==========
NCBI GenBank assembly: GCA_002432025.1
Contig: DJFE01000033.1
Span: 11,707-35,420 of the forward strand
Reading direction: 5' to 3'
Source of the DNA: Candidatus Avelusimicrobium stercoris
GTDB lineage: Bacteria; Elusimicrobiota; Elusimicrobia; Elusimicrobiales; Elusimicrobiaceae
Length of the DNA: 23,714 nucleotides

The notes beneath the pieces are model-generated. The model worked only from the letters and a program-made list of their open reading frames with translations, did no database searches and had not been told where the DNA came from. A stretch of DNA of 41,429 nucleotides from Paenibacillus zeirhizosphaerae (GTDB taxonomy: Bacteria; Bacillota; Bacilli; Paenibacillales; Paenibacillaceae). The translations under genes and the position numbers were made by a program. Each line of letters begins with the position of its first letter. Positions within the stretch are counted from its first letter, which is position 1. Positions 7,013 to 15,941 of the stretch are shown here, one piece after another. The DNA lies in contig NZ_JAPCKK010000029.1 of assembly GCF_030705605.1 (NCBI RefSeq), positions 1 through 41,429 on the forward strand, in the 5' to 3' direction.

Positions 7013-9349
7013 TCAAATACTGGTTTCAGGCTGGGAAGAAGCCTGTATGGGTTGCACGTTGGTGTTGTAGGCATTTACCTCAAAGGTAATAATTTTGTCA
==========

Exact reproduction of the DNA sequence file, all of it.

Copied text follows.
NCBI GenBank assembly: GCA_002432025.1
Contig: DJFE01000033.1
Span: 11,707-35,420 of the forward strand
Reading direction: 5' to 3'
Source of the DNA: Candidatus Avelusimicrobium stercoris
GTDB lineage: Bacteria; Elusimicrobiota; Elusimicrobia; Elusimicrobiales; Elusimicrobiaceae
Length of the DNA: 23,714 nucleotides

The notes beneath the pieces are model-generated. The model worked only from the letters and a program-made list of their open reading frames with translations, did no database searches and had not been told where the DNA came from. A stretch of DNA of 41,429 nucleotides from Paenibacillus zeirhizosphaerae (GTDB taxonomy: Bacteria; Bacillota; Bacilli; Paenibacillales; Paenibacillaceae). The translations under genes and the position numbers were made by a program. Each line of letters begins with the position of its first letter. Positions within the stretch are counted from its first letter, which is position 1. Positions 7,013 to 15,941 of the stretch are shown here, one piece after another. The DNA lies in contig NZ_JAPCKK010000029.1 of assembly GCF_030705605.1 (NCBI RefSeq), positions 1 through 41,429 on the forward strand, in the 5' to 3' direction.

Positions 7013-9349
7013 TCAAATACTGGTTTCAGGCTGGGAAGAAGCCTGTATGGGTTGCACGTTGGTGTTGTAGGCATTTACCTCAAAGGTAATAATTTTGTCA